CAMP HUMPHREYS, Republic of Korea - Yom HaShoah, also known as Holocaust Remembrance Day is observed as a day of commemoration for the approximately six million European Jewish men, women, and children who perished during the Holocaust.
2nd Infantry Division/ROK-U.S. Combined Division and U.S. Army Garrison Humphreys hosted an intimate Days of Remembrance Observance at Freedom Chapel May 2.
U.S. Army Lt. Col. John Traeger, 2ID Equal Opportunity officer, presented the 8th Army Commanding General's proclamation to start off the observance.
The overall message of the proclamation went hand-in-hand with this year's theme "Beyond religious boundaries."
U.S. Army Sgt. 1st class Jefferson Cookman, 2ID Equal Opportunity office NCO, set the tone of the ceremony with a poem by an unknown author called "We light our candles," paying homage to families who lost their lives and soldiers who helped to liberate camps at the end of World War II. Sgt. 1st class Mark Oida, 2ID Equal Opportunity office NCO, silently lit six candles one by one in remembrance as the poem was recited.
"We light our candles for those who risked their lives to save other human beings," said Cookman. "We light our candles for those brave soldiers who liberated camps."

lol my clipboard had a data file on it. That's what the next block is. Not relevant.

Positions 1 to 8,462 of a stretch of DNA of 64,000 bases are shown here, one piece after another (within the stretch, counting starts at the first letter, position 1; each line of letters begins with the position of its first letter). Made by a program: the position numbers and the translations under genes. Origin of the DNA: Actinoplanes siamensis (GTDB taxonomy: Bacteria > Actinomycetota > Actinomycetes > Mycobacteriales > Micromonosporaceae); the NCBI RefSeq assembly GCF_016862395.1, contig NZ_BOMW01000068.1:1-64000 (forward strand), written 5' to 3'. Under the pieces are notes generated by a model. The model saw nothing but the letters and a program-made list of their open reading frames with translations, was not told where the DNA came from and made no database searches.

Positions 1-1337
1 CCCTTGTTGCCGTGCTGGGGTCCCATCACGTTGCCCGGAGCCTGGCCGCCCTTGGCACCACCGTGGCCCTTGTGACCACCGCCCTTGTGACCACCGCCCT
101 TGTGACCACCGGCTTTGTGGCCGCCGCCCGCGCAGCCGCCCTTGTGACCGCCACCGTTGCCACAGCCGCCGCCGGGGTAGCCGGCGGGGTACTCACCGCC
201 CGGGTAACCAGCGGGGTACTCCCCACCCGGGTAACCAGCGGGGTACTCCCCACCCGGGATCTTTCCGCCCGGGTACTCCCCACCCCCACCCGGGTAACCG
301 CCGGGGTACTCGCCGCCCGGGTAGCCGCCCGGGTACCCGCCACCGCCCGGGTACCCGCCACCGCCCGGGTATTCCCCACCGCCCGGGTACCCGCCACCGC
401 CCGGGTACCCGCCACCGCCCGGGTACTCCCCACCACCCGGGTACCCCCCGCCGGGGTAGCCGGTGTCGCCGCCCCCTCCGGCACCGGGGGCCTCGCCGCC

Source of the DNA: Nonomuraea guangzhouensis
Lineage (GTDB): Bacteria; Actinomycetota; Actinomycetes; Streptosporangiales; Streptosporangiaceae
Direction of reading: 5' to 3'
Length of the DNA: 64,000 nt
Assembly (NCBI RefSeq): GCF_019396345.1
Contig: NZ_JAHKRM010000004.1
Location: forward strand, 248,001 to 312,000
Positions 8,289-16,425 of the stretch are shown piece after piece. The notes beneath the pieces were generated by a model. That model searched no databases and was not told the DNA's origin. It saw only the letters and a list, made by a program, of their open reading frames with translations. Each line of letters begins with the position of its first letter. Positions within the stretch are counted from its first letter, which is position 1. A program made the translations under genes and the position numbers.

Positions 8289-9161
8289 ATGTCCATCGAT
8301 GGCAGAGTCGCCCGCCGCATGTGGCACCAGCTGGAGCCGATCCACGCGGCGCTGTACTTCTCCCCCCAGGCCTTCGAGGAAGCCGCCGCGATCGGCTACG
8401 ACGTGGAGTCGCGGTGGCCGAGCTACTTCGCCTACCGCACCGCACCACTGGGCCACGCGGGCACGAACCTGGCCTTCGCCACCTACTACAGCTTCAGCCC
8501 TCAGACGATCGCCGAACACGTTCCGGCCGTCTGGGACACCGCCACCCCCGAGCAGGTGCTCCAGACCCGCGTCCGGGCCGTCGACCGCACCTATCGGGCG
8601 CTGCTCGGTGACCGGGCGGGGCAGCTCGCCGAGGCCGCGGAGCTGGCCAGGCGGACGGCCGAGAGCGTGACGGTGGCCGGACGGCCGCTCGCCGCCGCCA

As the 2nd Infantry Division/ROK-U.S. Combined Division Museum director and command historian, Col. (Ret.) William Michael Alexander is no stranger to the presentation of what many think of as one of the most horrific mass genocides the world has seen.
Alexander also spoke on 2ID's role in the recovery of personal family items confiscated by the state and the liberation of camps.
"One of the most egregious things to me during the liberation," said Alexander, during his presentation. "Was when they found the remains of the bodies there would be boxes of gold fillings from their teeth that the Nazi's saved to melt down to gold."
His lecture shed light on the living conditions in concentration camps, along with mistreatment and starvation endured by families trapped on the inside before they were led to their death.
Attendees followed along with Alexander as he detailed a piece of history, accompanying his talk with presentation slides containing black and white pictures of life before and after the liberation.
"We remember and we should always remember these losses and sacrifices," said Alexander.
Talks of remembrance bring somberness, which prompted Alexander to end his notes on a positive side.
"We should celebrate that we can come, see and learn from history to make sure this doesn't happen again," said Alexander. " We should celebrate the life that we have and how we can make that life so much better through our love for each other."